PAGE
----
In a world where established properties and potential franchises reign supreme, Metro 2033’s 80-book series and a pair of popular video games are seen as prized assets for movie producers. Which is why it’s probably unsurprising to learn that Michael De Luca, Stephen L’Heureux, and Dmitry Glukhovsky have all teamed together to make a feature film adaptation of the latter’s best-selling novel. 

Michael De Luca and Stephen L’Heureux, who works with Solipsist Films, were convinced to come on-board after Eugene Efuni brought the project to them. For his efforts, Eugene Efuni has been rewarded with a producer’s credit according to Variety. For those of you not familiar with Metro 2033, it tells the story of Artyom, a survivor of World War 3 who hides out in the subway system of Moscow, which also doubles as the largest fallout shelter in the world. Underground, running through the tunnels and stations of the Metro, Artyom and the other survivors band together to form a new society, one that reflects the world they once knew.

Some authors can be rather precious about the impending adaptation of their work, but Dmitry Glukhovsky is insistent that Michael De Luca and Stephen L’Heureux are the perfect Hollywood producers to bring Metro 2033 to the big-screen. And who are we to argue with him? He says:
My novel and I have been waiting for this to happen for the last 10 years. I have previously been extremely careful about handing my ‘baby’ over to Hollywood producers for adaption for a feature film, but now I feel that it has landed in the right hands. De Luca and L’Heureux have a great vision for this project, and I feel it’s an honor to work with them.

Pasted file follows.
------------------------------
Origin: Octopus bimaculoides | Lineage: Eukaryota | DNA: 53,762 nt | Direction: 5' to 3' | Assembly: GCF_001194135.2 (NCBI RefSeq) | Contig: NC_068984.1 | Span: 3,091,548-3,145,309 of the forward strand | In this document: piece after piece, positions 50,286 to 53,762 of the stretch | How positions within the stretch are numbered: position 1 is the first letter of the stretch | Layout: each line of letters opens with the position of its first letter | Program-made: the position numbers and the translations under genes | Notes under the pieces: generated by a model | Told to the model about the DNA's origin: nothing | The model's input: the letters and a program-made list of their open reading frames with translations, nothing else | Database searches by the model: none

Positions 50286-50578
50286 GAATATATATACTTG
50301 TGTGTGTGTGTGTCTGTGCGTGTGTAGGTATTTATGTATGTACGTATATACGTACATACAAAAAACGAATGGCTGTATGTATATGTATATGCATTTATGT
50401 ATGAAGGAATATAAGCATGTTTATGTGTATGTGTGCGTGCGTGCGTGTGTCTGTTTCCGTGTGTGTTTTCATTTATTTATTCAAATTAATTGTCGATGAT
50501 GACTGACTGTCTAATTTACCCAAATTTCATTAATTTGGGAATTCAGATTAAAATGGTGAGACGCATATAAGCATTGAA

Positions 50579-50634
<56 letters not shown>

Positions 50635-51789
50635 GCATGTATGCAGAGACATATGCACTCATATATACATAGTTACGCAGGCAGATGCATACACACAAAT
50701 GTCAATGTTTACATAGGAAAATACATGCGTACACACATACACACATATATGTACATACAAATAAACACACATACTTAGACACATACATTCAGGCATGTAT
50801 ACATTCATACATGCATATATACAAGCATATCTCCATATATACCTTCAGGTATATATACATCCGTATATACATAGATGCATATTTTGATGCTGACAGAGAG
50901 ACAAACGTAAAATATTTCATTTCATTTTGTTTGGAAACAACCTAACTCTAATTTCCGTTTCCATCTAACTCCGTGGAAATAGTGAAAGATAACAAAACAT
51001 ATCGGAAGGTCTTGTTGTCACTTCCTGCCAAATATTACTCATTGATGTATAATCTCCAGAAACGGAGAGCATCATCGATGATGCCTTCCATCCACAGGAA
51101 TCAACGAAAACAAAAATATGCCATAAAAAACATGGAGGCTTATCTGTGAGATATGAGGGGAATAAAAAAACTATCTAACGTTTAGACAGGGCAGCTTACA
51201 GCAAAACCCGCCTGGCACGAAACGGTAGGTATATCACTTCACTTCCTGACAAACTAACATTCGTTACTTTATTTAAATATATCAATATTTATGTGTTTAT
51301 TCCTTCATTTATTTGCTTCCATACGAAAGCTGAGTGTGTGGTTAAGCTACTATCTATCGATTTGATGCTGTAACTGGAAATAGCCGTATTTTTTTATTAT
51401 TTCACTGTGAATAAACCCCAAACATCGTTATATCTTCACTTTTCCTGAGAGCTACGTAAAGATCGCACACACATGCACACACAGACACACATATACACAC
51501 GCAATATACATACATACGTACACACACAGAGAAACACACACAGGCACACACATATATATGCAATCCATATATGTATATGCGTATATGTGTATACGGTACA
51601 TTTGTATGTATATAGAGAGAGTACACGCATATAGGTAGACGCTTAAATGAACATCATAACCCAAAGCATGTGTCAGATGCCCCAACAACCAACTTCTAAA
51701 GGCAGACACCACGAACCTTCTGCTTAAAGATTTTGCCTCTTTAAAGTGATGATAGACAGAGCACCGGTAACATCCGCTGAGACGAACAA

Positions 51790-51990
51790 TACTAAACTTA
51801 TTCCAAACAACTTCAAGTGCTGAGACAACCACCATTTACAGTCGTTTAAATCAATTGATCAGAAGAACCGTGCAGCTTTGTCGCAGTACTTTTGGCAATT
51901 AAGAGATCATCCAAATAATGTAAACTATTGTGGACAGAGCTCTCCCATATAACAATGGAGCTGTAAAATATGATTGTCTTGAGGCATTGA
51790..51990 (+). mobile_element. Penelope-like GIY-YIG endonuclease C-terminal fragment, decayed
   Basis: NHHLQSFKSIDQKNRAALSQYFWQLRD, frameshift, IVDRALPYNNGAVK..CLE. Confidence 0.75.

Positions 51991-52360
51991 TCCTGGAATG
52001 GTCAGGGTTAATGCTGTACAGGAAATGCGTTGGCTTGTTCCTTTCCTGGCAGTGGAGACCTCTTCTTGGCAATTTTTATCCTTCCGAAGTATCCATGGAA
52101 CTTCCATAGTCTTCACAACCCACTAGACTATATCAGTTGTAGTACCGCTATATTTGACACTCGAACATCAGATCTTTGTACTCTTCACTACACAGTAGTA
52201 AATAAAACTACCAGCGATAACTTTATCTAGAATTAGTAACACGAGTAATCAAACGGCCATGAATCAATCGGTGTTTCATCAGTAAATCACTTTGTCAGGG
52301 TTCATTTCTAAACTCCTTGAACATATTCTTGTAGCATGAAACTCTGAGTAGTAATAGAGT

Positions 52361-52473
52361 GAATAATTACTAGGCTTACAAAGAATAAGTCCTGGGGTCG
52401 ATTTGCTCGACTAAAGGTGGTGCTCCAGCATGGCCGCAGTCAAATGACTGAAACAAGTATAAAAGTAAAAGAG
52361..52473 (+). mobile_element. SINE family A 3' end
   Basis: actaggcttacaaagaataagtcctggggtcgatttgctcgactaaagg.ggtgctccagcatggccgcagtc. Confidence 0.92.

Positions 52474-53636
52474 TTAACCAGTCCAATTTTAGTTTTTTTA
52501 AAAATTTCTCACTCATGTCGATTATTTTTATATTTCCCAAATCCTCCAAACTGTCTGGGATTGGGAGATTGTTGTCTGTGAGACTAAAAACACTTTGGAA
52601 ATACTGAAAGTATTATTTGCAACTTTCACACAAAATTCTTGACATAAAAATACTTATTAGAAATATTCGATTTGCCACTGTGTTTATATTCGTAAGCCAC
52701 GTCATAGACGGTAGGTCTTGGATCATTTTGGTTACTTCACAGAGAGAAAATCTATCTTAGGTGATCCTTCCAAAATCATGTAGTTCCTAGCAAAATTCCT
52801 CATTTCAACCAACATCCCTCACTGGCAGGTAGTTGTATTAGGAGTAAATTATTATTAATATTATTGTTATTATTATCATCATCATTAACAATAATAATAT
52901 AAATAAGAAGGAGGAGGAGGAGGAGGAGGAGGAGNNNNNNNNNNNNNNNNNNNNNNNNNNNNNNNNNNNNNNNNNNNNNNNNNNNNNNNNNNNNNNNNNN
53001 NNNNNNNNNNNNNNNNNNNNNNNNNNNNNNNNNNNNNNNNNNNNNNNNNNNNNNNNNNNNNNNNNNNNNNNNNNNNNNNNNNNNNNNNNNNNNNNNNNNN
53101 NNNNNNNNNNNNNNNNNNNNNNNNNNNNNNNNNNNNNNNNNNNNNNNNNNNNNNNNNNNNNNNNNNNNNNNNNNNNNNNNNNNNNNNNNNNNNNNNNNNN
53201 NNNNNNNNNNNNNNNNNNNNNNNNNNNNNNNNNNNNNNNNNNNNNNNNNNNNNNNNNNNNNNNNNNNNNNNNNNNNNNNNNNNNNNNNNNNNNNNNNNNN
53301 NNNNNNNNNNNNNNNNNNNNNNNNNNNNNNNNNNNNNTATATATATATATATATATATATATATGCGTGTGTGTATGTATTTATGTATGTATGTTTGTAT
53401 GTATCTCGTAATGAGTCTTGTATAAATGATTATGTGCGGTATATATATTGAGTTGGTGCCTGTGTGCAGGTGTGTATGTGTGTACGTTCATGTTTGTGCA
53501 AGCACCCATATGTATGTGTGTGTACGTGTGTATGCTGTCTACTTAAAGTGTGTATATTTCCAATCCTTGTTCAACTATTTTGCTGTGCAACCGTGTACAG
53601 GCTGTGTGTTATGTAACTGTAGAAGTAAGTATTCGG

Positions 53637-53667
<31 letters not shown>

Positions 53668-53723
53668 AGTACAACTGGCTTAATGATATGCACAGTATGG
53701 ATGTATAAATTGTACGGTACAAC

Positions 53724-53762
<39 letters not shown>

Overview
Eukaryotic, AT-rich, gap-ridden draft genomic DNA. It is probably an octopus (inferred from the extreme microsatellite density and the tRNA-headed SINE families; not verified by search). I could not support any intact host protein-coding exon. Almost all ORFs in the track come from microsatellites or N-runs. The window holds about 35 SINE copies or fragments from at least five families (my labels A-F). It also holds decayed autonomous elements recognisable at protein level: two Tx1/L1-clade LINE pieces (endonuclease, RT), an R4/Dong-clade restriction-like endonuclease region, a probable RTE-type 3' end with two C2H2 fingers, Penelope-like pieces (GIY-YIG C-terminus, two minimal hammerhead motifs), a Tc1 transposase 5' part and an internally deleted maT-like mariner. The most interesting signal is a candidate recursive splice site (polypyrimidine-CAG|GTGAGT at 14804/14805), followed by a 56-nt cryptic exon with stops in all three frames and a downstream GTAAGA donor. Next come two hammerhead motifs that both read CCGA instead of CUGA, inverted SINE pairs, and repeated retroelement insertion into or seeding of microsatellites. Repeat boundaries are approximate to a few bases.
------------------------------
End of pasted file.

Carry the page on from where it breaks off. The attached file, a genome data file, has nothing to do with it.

Originally appearing online in 2002, Metro 2033’s popularity increased rapidly across the world, spawning dozens upon dozens of online spin offs and sequels that have been written by a variety of different authors across Europe. An English language edition of Metro 2033 was finally released in March 2010, five years after the Russian version. 

Dmitry Glukhovsky previously chose to make a video game adaptation of Metro 2033 instead of a film, as he insisted that it gave him more artistic freedom for his work. This video game was released in March 2010, while a follow-up then arrived in May 2013. In September 2012 MGM picked up the screen rights to the franchise, however iterations by screenwriters F. Scott Frazier and Mark Johnson failed to make it to production. 

But Dmitry Glukhovsky’s praise for Michael De Luca suggests that he’s much more confident Metro 2033 will finally make it to the big-screen this time around. And so he should be, because De Luca has guided adaptations for Ghost Rider, The Social Network, Moneyball, and Fifty Shades Of Grey all the way to production in the recent past. We’ll learn over ensuing weeks, months, and, probably, years, if he can have the same luck with Metro 2033. 

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